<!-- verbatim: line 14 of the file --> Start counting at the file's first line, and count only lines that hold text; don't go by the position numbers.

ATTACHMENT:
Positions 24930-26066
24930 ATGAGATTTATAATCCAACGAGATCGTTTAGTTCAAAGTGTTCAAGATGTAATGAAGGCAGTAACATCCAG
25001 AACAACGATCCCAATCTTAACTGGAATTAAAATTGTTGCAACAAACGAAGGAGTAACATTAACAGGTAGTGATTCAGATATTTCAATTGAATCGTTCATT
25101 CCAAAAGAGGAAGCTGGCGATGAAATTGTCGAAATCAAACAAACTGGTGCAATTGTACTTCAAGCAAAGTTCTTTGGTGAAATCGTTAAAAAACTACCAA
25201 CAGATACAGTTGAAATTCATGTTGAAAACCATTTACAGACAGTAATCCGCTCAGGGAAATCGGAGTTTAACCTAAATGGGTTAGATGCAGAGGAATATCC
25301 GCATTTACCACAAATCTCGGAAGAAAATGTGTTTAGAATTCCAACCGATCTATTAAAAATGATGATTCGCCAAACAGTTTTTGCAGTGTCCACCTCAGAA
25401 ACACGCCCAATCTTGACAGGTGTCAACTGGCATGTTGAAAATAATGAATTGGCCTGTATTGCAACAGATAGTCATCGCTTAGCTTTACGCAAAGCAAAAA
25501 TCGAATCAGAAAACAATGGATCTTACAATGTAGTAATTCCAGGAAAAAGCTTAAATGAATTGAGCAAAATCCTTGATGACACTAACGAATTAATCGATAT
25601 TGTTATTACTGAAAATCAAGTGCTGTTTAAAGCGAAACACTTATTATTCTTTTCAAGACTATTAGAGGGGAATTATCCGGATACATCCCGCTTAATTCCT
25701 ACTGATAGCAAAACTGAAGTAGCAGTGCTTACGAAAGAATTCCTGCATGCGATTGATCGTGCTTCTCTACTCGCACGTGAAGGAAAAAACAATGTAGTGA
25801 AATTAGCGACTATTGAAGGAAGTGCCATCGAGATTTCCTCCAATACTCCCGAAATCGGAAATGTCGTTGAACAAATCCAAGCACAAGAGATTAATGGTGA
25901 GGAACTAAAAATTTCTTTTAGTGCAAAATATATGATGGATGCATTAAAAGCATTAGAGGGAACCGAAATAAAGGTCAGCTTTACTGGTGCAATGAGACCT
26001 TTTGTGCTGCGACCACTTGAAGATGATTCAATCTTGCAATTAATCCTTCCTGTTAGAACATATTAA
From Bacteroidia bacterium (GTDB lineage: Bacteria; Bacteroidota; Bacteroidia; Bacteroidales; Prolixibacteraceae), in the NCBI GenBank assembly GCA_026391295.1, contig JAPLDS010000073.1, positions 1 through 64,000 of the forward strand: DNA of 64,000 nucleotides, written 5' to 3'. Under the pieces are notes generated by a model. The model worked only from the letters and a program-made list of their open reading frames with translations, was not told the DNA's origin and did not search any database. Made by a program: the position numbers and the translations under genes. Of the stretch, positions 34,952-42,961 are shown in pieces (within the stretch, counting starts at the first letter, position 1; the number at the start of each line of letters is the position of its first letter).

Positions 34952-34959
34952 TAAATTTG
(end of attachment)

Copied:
From Bacteroidia bacterium (GTDB lineage: Bacteria; Bacteroidota; Bacteroidia; Bacteroidales; Prolixibacteraceae), in the NCBI GenBank assembly GCA_026391295.1, contig JAPLDS010000073.1, positions 1 through 64,000 of the forward strand: DNA of 64,000 nucleotides, written 5' to 3'. Under the pieces are notes generated by a model. The model worked only from the letters and a program-made list of their open reading frames with translations, was not told the DNA's origin and did not search any database. Made by a program: the position numbers and the translations under genes. Of the stretch, positions 34,952-42,961 are shown in pieces (within the stretch, counting starts at the first letter, position 1; the number at the start of each line of letters is the position of its first letter).